For the past couple of weeks I’ve been watching the tech world go back and forth about Google’s latest creation, Google Glass. It’s been announced for a while, but the product has actually been shipped out to the lottery winners who wanted to pay 1500 bucks to test it out. If you’re not familiar with the product, it’s essentially a computer that you wear on your face like a pair of glasses. It projects a heads up display in the corner of your vision that enables you to see the weather, get directions, take video or pictures, you get the idea.
Once you look past the privacy issues and the dork factor of the design itself, as shown here, the possibilities of potential uses seems pretty interesting. I can imagine recipes being displayed while cooking, or breaking news headlines showing up as the stories happen. It’s making information even easier to access than our smartphones do. This can be good, as well as unnerving.
I’ve been thinking about all of the people now who bury themselves in their pocket computers as if there is nothing else that can possibly be more interesting going on around them (myself included). There are a bunch of reasons we do this that range from being neurotic about the possibility that you might miss replying to an @reply on your twitter feed within 5 seconds, or just using it as a distraction to avoid feeling uncomfortable in a crowded elevator. I think the biggest drawback to this phenomenon is our growing avoidance of human to human interaction, and heaven forbid making eye contact with the person in front of you. Can you imagine how this would grow exponentially if everyone had a computer feeding them information in the corner of their vision 100% of the time? Saturday Night Live commented on this pretty hilariously last weekend, but there is a lot of truth to the comedy.
Anyway, I understand that this is technology and cranky commentators (I don’t include myself in this bunch – usually I’m drooling over the shiny objects like everyone else) will whine every time a new gadget comes out – think tv. But I am a bit concerned about the reliance we have on these devices to feel connected to others. In some ways I imagine that in order to experience true empathy, people need people. With that said, I leave you with this incredible video that I ran across while researching this post. A lot of cars in Russia are now equipped with dash cams, think police cars over here in the states, and someone compiled this video of people just being awesome.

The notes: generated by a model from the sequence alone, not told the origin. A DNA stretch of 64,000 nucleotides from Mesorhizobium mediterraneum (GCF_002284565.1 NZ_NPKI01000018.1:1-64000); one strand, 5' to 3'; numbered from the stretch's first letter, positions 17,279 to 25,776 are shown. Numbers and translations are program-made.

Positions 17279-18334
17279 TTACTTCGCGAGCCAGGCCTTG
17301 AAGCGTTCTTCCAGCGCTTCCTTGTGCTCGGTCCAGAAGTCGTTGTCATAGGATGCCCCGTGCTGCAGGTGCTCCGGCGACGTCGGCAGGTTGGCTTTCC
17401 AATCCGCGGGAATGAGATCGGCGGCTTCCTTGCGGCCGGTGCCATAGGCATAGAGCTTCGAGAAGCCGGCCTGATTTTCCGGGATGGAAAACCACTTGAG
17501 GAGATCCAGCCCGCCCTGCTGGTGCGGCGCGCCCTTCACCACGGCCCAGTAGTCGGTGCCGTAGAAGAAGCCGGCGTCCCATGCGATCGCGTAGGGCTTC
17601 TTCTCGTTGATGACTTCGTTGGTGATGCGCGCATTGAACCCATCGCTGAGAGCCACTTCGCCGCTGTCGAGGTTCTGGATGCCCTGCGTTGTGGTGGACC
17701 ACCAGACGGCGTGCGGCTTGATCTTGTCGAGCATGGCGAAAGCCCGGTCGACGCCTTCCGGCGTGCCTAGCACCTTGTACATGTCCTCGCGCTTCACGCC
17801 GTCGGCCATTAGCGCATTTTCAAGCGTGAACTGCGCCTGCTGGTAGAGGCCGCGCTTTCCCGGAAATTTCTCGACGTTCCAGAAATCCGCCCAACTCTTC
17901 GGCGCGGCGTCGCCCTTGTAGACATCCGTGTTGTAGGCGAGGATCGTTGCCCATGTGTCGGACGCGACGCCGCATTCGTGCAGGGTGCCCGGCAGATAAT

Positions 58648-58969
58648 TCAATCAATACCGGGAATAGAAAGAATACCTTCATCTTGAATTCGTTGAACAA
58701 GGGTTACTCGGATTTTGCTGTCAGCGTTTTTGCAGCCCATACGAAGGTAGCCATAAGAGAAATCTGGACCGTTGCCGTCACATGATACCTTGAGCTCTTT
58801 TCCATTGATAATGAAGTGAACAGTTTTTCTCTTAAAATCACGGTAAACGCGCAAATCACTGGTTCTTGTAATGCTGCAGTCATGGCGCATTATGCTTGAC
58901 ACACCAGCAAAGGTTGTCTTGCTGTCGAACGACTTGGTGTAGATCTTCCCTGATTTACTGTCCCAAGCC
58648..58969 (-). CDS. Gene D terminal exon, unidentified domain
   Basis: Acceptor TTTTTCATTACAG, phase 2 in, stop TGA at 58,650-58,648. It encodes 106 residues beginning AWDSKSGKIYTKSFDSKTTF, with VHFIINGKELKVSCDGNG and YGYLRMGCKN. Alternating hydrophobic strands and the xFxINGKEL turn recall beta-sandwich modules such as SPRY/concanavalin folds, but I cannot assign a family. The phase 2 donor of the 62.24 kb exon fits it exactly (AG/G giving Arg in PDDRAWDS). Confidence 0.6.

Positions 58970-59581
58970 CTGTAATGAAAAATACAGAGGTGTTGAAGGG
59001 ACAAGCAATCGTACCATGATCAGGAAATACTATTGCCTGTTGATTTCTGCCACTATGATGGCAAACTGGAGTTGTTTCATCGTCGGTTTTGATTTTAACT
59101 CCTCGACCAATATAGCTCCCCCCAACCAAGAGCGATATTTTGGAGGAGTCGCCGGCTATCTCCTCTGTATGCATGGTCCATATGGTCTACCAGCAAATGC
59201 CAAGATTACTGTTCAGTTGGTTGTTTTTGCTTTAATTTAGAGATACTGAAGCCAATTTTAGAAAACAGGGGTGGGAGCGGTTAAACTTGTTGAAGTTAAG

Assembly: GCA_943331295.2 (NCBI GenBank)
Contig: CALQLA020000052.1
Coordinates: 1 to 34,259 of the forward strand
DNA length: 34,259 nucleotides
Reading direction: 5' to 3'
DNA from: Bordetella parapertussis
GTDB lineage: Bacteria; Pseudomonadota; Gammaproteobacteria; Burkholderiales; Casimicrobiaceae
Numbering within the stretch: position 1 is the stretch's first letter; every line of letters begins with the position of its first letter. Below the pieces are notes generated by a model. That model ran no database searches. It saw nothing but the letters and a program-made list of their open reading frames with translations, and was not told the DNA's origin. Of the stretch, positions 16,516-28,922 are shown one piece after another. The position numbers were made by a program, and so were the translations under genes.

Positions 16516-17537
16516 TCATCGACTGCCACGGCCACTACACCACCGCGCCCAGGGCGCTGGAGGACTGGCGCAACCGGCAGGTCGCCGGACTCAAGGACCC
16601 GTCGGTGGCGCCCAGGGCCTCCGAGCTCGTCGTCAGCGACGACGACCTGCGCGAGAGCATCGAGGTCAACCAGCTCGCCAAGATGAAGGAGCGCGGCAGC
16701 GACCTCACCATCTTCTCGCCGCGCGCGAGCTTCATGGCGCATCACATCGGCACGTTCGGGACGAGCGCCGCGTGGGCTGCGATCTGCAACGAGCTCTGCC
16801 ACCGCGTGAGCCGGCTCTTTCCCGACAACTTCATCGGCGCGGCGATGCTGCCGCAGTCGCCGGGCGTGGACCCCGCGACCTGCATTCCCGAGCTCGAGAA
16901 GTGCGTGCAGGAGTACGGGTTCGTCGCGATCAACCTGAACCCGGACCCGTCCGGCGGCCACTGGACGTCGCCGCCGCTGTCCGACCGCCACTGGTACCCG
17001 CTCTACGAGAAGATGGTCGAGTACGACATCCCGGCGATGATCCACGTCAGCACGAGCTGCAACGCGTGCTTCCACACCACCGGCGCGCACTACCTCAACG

Anyway, let me know what you think.
We chat about communities every day here at BOF. Shannon has a note at her desk that states “Community is not a place, it’s a way of life”. We update one another about challenges, successes and little wins for the communities we work (and live) in. But let’s get to the core of things.
Have you ever been a part of something bigger than you? You might be rolling your eyes at the very grand question so early in the morning, but I challenge you to think about it. Isn’t that the truth of a community- the sum is greater than its individual parts? If you’ve been fortunate enough to be a part of a community, in any way, shape or form, take a moment to think about it.
Did you choose the community, or did it seem like the community choose you? Did you muscle your way in, or were you invited? Has the idea of this community, or way of life, fizzled, or are you still kickin’? I’m curious– there’s no right or wrong answer. Sometimes you just fall into the right place and all you can do is look back, smile, and thank the heavens above.